Hispanic Dog Breeds You May Not Know

Once home to the fearsome Inquisition and Spanish Armada, Spain is now better known as a leading Western European travel destination. Tourists come to Spain year-round to enjoy the wonderful culture, with hotspots like Ibiza and Barcelona.

However, Spain isn’t all about delicious tapas and rooftop parties. The country has several dog breeds that are unique to the region. You can trace many of them over 5,000 years to dog breeds in Ancient Egypt. Many of them are breeds you haven’t heard of!

Hispanic dog breeds have been bred for various purposes, including companionship, herding, and even dog fighting (fortunately, the last one is already illegal). Some breeds will appear familiar, as they share ancestors with other breeds worldwide, while others will appear truly unique.

Listed below are various dog breeds that originated in Spain.

Presa Canario

Despite its name, this dog bears no relation to the cute and petite canary bird. Instead, the name derives from its birthplace, the Canary Islands. Specifically, they emerge from the Grand Canaria and Tenerife Islands.

In the past, the Presa Canario, or Canary Mastiff, was bred for both herding and guarding cattle. They were created due to breeding programs on the Canary Islands that crossbred multiple Mastiff breeds with local cattle dogs.

The result was a large, intimidating dog that assisted locals in managing and protecting their livestock. Aside from their large size, one of their distinguishing characteristics is that they also have a lot of skin! Their loose skin frequently collects in wrinkles, granting them a lazy, floppy appearance.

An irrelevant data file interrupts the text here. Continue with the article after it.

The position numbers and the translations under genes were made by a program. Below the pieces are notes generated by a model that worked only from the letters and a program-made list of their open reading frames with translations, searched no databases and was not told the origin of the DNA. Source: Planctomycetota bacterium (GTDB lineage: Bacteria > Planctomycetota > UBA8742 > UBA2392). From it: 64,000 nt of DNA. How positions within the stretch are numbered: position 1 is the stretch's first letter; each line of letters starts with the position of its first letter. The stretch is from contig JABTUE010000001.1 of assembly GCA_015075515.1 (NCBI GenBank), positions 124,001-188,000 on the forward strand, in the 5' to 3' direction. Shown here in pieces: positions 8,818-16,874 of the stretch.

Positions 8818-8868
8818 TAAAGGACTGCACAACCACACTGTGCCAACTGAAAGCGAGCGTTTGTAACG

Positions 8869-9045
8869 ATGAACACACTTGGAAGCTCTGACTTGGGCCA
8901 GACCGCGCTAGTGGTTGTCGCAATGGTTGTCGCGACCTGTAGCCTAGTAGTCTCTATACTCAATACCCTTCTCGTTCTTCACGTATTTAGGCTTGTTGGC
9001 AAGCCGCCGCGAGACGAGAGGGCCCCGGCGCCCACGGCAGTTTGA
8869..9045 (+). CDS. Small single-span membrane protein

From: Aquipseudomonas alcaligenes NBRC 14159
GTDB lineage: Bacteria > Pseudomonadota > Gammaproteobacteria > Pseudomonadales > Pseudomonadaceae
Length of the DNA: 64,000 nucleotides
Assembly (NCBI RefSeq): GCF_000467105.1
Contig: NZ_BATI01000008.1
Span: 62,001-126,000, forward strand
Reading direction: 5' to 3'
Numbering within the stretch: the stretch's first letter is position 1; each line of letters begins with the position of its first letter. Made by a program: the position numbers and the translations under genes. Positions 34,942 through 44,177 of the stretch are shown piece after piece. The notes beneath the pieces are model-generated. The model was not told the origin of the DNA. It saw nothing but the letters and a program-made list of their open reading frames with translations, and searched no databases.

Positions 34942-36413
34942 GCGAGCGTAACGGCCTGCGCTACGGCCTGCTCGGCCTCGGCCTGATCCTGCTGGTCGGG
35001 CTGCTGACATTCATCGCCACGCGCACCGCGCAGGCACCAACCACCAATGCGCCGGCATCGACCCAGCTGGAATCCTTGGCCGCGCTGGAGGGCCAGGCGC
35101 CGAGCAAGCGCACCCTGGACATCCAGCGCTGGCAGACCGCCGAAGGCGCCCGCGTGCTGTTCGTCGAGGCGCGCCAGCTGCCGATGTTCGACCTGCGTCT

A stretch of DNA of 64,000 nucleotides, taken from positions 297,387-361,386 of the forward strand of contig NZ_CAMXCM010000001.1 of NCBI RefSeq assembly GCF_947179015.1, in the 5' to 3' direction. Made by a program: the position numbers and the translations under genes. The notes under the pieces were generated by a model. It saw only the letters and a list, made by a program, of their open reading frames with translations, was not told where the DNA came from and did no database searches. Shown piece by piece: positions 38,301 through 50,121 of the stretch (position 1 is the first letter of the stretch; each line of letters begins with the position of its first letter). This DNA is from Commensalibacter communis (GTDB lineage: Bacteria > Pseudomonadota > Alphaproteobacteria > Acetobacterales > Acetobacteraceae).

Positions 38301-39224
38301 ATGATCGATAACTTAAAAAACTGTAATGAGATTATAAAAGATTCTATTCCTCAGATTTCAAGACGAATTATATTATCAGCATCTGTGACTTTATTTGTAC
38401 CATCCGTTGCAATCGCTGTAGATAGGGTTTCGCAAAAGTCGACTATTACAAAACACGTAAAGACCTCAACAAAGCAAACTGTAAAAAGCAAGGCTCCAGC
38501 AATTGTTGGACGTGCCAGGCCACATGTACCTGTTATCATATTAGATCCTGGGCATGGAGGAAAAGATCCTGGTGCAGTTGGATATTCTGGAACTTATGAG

Catalan Sheepdog


This is an old dog breed used in the northeast of Spain to protect and herd livestock. They are uncommon outside of their native country but are more common in European nations than in the United States. Their unique long coat kept them warm when working in the mountainous and usually chilly Pyrenean mountains.

The Catalan sheepdog is a driven, intelligent, and hardworking breed. They’ll be better suited to an active family who enjoys spending time outside. They’re intelligent and easy to train, but they need mental and physical stimulation to avoid behavioral issues.

The breed is fiercely protective and devoted. However, their penchant to herd and chase must be controlled.